Nationalist Party of Greater Vietnam

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Nationalist Party of Greater Vietnam

Đại Việt Quốc dân đảng
ChairmanTrần Trọng Đạt
FounderTrương Tử Anh
Founded10 December 1939
IdeologyVietnamese nationalism
Political positionRight-wing
ColorsRed, Blue, White
Party flag
Flag of VNQDD.svg

The Nationalist Party of Greater Vietnam (in Vietnamese: Đại Việt Quốc dân đảng), often known simply as Đại Việt or DVQDD, was a nationalist and anti-communist political party and militant organisation that was active in Vietnam in the 20th century. The party continues to be active outside of Vietnam, with the goal of a multi-party democratic government for the country.[1][better source needed]


The party was founded by Trương Tử Anh,[2] known as "Anh Cả Phương" ("Eldest Brother Phương") in 1939. Among the original members were several prominent figures in Vietnam's politics, such as Dr. Phan Huy Quát and Dr. Nguyễn Tôn Hoàn.[3]

During the era of French colonialism, the Đại Việt engaged in military attacks in an effort to gain independence. Some Đại Việt members were trained in Chinese military academies in Yunnan run by the Kuomintang, before the Communist revolution in China. The party was pro-Japanese during World War II, when the Japanese occupied Indochina. After the partition of Vietnam in 1954, the Đại Việt were banned in the communist North Vietnam. They continued to be active in South Vietnam as an opposition to President Ngô Đình Diệm, and were often implicated in coup plots against Diệm, led by Đại Việt officers in the Army of the Republic of Vietnam.[citation needed]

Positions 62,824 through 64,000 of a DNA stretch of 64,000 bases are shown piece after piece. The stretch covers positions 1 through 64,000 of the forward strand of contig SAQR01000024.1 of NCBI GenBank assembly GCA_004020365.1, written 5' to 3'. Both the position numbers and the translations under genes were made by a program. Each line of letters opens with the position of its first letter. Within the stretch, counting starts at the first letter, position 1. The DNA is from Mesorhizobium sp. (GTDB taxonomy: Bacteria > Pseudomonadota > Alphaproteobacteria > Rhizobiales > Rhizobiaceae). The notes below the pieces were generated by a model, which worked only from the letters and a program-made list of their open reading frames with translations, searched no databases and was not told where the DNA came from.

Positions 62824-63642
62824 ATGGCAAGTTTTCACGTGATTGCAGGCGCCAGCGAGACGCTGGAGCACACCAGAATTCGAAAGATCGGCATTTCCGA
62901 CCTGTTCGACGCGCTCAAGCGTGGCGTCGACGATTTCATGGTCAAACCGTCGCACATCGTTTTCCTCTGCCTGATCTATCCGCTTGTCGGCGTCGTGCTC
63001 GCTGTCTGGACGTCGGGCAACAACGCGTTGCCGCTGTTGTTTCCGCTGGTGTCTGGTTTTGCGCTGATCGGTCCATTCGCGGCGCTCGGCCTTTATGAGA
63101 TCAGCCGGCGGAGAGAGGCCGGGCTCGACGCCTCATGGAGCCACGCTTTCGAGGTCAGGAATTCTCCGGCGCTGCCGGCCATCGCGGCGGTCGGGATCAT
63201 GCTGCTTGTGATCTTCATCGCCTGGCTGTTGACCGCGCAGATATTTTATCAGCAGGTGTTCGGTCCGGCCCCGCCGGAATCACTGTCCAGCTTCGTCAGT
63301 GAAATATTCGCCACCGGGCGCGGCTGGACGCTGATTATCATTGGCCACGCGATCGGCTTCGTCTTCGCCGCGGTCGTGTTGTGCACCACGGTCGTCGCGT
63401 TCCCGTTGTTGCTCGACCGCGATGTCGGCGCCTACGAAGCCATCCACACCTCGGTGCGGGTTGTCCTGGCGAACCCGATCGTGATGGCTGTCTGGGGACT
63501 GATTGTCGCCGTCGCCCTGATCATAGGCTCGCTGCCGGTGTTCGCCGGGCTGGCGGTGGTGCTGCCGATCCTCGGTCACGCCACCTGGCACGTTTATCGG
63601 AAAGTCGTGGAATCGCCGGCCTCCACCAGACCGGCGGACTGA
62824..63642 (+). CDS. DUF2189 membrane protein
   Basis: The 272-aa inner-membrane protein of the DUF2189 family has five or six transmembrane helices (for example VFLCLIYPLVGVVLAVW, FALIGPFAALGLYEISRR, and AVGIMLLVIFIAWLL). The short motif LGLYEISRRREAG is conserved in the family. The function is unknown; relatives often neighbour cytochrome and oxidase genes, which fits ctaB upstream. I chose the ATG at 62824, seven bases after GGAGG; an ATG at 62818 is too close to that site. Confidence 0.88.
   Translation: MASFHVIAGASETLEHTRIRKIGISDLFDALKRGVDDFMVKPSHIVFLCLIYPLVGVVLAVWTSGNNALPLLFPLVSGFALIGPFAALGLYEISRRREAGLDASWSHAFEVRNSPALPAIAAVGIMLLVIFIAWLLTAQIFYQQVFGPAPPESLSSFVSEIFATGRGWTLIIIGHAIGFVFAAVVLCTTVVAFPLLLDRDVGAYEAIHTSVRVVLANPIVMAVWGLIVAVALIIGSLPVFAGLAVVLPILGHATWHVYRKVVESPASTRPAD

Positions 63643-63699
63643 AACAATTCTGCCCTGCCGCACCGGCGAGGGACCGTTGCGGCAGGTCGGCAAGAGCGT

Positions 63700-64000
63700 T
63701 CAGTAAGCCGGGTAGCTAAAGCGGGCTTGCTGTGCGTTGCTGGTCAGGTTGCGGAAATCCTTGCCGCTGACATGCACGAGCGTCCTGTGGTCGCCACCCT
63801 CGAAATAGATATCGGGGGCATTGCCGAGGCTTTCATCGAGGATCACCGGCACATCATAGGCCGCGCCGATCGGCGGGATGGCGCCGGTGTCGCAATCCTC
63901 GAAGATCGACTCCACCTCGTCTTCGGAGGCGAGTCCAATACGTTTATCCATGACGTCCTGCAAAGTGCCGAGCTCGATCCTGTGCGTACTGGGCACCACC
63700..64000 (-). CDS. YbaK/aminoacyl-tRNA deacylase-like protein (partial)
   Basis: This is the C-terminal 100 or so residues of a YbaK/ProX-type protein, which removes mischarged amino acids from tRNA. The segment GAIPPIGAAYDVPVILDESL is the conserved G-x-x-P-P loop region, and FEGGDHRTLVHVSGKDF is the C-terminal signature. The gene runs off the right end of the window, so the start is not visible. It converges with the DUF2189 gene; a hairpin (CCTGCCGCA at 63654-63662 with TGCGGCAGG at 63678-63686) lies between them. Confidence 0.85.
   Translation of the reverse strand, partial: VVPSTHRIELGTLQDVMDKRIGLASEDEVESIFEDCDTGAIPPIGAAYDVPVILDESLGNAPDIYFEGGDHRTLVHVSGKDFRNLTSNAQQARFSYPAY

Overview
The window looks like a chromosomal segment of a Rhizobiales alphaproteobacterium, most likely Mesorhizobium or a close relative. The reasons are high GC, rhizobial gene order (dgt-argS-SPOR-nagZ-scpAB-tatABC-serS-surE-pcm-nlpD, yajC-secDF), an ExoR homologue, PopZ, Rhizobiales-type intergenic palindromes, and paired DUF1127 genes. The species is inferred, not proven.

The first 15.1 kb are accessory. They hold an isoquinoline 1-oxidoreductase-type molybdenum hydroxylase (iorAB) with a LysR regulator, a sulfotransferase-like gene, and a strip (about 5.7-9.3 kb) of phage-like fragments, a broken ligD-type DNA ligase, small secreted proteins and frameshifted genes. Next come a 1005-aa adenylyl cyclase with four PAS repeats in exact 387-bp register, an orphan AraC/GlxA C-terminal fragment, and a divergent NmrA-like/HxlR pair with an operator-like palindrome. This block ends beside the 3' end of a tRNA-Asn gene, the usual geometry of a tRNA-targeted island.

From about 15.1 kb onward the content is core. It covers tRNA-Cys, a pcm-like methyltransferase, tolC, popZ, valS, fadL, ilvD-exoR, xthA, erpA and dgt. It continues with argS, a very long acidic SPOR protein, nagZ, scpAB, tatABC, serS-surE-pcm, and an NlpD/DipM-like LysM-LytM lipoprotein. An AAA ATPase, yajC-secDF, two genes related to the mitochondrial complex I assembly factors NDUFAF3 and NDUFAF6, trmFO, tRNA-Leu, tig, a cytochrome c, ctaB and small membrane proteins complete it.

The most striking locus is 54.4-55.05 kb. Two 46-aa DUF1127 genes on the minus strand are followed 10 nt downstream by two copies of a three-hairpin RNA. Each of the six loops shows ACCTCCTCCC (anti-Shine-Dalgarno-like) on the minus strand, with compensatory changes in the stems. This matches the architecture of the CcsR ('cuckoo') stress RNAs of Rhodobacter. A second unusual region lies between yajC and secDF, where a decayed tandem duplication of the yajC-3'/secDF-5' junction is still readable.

Notable members included:

  • Phan Huy Quát served in different capacities with several government cabinets of the State of Vietnam and of the Republic of Vietnam. His highest position was Prime Minister in 1965.
  • Nguyễn Tôn Hoàn briefly served as first Deputy Prime Minister in 1964.
  • Hà Thúc Ký[4] was Minister of Internal Affairs in 1964; in 1965, after a rift with other Đại Việt's leaders, he formed his own party, the Đại Việt Cách Mạng (Đại Việt Revolutionary Party).
  • Nguyễn Ngọc Huy,[5] the party's theorist and founder of the Tân Đại Việt (New Đại Việt Party); taught at Yale University after the fall of Saigon.
  • Bùi Diễm was Ambassador to the US in the early 1970s.
  • Dương Hiếu Nghĩa, who participated in the 1963 coup d'état, was one of the officers who deposed and assassinated President Ngô Đình Diệm and National Adviser Ngô Đình Nhu on 2 November 1963.
Mr Trần Trọng Đạt, the new party chairman at the opening the Congress in Little Saigon, 2012

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